Statistics can be scary. But because they are largely abstract, we move on after a brief moment of shock or excitement. A survey jointly conducted by the Nigerian government and the global children’s rights humanitarian agency, UNICEF, led to the release of frightening figures last year, detailing out-of-school-children across the country. Over 69 per cent of these children, wandering aimlessly and in permanent destitution, are in northern Nigeria. Bauchi State has the highest number, with 1.1 million out-of-school-children, followed by Katsina State whose streets are littered with 782,500 of these children, who exist in perpetual uncertainty. The survey puts out-of-school-children in the country at 13.2 million. Yet, surveys are always based on sampling. Therefore, a census of out-of-school children in Nigeria can turn out more shocking figures. If children are leaders of tomorrow and millions of them in the north are out-of-school, it is very easy to predict what the future could look like. But now, let us deal with the present.
It is a welcome development that President Muhammadu Buhari has resolved to address the issue of ‘almajiranci.’ According to media reports, the federal government is aiming to eliminate the problem of out-of-school children, by working with state governments to ensure that every child has access to education. This is laudable.
Cheikh Hamidou Kane, the Senegalese writer whose work, “Ambiguous Adventure” (1961) dealt with the dilemma of bringing up a child in the context of African culture, Islam and the Western influence, best describes where northern Nigeria is today.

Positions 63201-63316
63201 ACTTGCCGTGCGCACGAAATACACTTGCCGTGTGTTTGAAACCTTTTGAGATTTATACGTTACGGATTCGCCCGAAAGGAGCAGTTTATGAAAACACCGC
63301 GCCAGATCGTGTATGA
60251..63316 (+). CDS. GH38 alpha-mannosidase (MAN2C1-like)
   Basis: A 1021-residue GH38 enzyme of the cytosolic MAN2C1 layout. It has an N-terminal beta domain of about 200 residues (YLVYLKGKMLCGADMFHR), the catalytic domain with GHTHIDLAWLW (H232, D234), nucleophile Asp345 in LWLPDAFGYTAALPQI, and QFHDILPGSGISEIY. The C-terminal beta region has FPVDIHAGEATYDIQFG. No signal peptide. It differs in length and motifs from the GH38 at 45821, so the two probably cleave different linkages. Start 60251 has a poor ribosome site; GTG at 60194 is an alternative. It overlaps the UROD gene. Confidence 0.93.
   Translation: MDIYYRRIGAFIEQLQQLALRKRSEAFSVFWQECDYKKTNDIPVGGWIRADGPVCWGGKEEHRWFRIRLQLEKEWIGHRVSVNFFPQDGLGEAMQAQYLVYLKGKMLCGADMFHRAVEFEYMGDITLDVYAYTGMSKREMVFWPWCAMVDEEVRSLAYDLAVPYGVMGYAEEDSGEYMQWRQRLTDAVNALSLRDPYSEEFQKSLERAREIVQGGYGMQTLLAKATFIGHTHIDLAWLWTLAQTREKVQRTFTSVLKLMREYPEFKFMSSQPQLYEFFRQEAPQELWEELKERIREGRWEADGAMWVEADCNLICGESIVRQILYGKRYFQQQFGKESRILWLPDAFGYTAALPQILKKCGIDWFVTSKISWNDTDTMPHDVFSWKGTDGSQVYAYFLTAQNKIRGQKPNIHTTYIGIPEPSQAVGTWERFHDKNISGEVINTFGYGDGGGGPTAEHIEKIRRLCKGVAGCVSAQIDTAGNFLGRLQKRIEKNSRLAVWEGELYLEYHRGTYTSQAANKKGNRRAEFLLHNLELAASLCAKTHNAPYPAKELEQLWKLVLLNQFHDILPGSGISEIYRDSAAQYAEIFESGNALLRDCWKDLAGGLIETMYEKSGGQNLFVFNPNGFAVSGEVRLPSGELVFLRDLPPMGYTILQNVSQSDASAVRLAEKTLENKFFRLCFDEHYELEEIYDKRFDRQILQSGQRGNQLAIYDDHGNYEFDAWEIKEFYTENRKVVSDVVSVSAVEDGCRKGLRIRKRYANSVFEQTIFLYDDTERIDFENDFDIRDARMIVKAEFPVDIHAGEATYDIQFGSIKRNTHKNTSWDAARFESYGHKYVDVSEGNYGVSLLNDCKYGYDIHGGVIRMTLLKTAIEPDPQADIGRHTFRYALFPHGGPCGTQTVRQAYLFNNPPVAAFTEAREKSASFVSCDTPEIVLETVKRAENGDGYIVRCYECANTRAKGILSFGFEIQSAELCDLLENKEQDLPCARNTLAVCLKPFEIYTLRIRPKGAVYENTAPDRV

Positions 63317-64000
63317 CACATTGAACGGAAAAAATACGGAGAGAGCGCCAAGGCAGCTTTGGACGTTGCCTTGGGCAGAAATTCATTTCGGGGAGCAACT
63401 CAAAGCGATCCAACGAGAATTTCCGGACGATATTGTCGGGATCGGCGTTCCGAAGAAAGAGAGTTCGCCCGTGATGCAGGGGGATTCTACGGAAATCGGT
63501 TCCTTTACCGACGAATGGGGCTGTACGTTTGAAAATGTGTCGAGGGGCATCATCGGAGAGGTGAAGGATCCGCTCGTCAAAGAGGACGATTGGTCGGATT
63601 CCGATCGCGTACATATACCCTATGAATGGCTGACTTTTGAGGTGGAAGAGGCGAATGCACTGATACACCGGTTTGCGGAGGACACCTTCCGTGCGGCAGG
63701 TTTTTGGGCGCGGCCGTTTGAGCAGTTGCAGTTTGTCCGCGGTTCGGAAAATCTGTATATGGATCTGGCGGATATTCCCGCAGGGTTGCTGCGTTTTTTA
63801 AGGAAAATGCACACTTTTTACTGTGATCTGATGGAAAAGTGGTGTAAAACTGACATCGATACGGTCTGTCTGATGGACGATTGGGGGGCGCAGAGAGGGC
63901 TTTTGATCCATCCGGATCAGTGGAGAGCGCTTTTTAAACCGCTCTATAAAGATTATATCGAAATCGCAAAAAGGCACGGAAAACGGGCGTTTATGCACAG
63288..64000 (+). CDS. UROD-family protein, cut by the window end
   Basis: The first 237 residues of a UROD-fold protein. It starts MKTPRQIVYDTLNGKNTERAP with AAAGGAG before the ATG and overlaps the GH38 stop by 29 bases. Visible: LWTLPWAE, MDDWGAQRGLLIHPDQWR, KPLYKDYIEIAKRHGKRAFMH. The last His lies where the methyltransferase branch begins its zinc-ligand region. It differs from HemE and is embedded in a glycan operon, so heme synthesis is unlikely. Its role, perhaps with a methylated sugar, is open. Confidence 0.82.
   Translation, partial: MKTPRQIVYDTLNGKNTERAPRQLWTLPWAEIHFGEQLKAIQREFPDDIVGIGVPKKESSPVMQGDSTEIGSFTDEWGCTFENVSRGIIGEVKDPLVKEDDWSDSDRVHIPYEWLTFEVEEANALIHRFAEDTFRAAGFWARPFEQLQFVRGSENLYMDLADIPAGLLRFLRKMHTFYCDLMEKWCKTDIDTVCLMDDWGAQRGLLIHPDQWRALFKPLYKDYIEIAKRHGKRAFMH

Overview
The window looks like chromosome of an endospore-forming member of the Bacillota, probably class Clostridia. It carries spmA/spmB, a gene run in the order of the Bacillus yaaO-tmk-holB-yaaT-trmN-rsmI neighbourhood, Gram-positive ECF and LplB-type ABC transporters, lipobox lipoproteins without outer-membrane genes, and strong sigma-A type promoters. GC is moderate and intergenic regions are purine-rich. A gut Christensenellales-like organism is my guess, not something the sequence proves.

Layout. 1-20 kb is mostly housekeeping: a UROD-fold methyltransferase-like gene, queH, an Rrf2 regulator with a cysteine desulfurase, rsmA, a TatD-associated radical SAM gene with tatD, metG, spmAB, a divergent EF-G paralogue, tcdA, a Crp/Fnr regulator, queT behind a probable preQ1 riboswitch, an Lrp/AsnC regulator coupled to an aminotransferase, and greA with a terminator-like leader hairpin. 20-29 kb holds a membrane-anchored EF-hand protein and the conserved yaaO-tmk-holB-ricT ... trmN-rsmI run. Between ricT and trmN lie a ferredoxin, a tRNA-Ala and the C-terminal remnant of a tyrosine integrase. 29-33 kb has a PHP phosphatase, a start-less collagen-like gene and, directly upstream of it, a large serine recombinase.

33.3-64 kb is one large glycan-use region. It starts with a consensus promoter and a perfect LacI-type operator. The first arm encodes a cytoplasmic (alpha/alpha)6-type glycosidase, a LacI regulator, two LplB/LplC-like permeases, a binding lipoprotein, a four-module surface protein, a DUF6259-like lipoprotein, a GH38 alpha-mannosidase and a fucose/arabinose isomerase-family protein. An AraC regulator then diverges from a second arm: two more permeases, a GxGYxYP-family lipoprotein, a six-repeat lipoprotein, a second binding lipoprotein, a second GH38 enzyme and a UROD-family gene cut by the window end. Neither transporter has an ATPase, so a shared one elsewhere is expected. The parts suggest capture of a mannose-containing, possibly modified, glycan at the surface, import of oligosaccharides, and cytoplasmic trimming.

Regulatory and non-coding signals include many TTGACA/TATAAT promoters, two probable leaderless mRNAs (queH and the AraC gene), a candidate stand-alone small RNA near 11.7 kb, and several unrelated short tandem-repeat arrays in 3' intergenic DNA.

The staggering number of children who are out-of-school in the north always triggers a debate on ‘almajiranci,’ and the future of this region. Such debates have always ranged from the idealistic, to the shallow and the simplistic. From whatever perspective one looks at this problem, it is important to note that sending children away from home in search of knowledge of the Holy Qur’an is a strong cultural tradition across the north. Despite this, many believe that ‘almajiranci’ has outlived its usefulness. It is now, some say, a by-word for hungry, shoeless and dejected children who roam the streets of northern cities, urban towns and villages in rag, bearing plastic begging bowls – and with vacant faces. Many of those who are assumed to be ‘almajirai’ today are orphans. Also, many are sent out to beg by their parents, blaming poverty for this. Many parents lend their children to ‘almajiranci’ with the expectation that the system could turn them into good people. Many are children whose parents send them into the world from childhood because they (the parents) could not give them a proper upbringing. In some cases, this phenomenon is a way of escaping from the vital responsibility of parenting. The system deprives millions of children of their childhood, and such children may not have much of a future, with the future not having a place for them.